Saints’ bounties expose hypocrisy Reply

By Zach Gray — Sports Editor

After a lengthy investigation, the NFL has handed multiple suspensions and fines to the New Orleans Saints for con- ducting a “bounty program” for the past three seasons. Former Saints defensive coordinator Gregg Williams conducted a program from 2009-2011 in which play- ers were rewarded thousands of dollars for knocking players out of games. Other coaches and personnel were aware of the program, but didn’t intervene.

After much evaluation, the NFL suspended Saints head coach Sean Payton without pay for the entire 2012 season. Other suspensions include Ex- Saints (and current Rams) defensive coordinator Williams (who was suspended indefinitely), Saints general manager Mickey Loomis (eight regular-season games), and Saints assistant head coach Joe Vitt (six regular-season games). The Saints must also forfeit their second- round picks in the 2012 and 2013 NFL drafts, as well as pay a $500,000 fine.

A handful of players tweeted their opinion of the bounty system. Buffalo Bills linebacker Shawne Merriman tweeted, “Why is this a big deal now? Bounties been going on forever. A ‘Bounty’ left me with a torn PCL and LCL in my knee …” Current ESPN foot- ball analyst and former New York Jets offensive lineman Damien Woody said the news wasn’t surprising. “ The bigger question w/ this ‘bounty’ issue is….. WHO SNITCHED?!?!” Woody tweeted.

It’s amazing to read the reactions from players who believe the Saints were harshly punished. These same players were outraged by the actions of the New England Patriots back in 2007, when the team was caught videotaping opposing sidelines to gain a competitive advantage. “Spygate,” as it is known, labeled the Patriots as cheaters.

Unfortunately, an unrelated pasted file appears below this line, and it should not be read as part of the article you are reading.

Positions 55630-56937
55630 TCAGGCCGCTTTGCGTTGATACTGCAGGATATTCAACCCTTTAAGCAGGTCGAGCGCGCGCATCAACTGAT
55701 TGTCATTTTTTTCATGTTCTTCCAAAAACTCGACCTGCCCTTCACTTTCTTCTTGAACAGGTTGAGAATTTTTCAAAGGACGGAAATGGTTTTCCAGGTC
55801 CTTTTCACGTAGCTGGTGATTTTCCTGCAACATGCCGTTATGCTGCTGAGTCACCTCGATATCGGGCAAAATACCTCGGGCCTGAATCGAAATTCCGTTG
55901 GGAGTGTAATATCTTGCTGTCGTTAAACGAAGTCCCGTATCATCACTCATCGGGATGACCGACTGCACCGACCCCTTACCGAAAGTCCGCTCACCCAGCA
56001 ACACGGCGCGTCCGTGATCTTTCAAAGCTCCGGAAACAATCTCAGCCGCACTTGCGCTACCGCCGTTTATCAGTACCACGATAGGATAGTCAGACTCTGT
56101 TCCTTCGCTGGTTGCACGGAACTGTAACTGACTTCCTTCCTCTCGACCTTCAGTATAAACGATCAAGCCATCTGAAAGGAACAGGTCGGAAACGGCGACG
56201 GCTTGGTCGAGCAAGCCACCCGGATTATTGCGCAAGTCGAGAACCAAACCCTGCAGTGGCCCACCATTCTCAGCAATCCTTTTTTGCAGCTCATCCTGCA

To this day, players such as the Steelers’ James Harrison bring up Spygate, an incident no different from baseball players stealing signs. It’s ludicrous to believe that players would defend causing serious injury to opposing players, yet believe Spygate was the ultimate wrongdoing.

It seems as if players truly don’t have a sense of right and wrong. Merriman doesn’t find bounties to be a “big deal,” the same way steroids weren’t a big deal in 2006 when he was suspended for four games after a failed a drug test.

Although the Jets called out the Patriots for Spygate, Jets assistant coach Sal Alosi inten-tionally tripped Miami Dolphins player Nolan Carroll during a game in 2010, three years after Spygate.

Players can argue that bounties have been a part of football for some time, but the fact is league rules have long prohibited bounties. Football is a physical game and there is no doubt about it. But to be rewarded for playing with in- tent to injure another player is unethical and inhumane.

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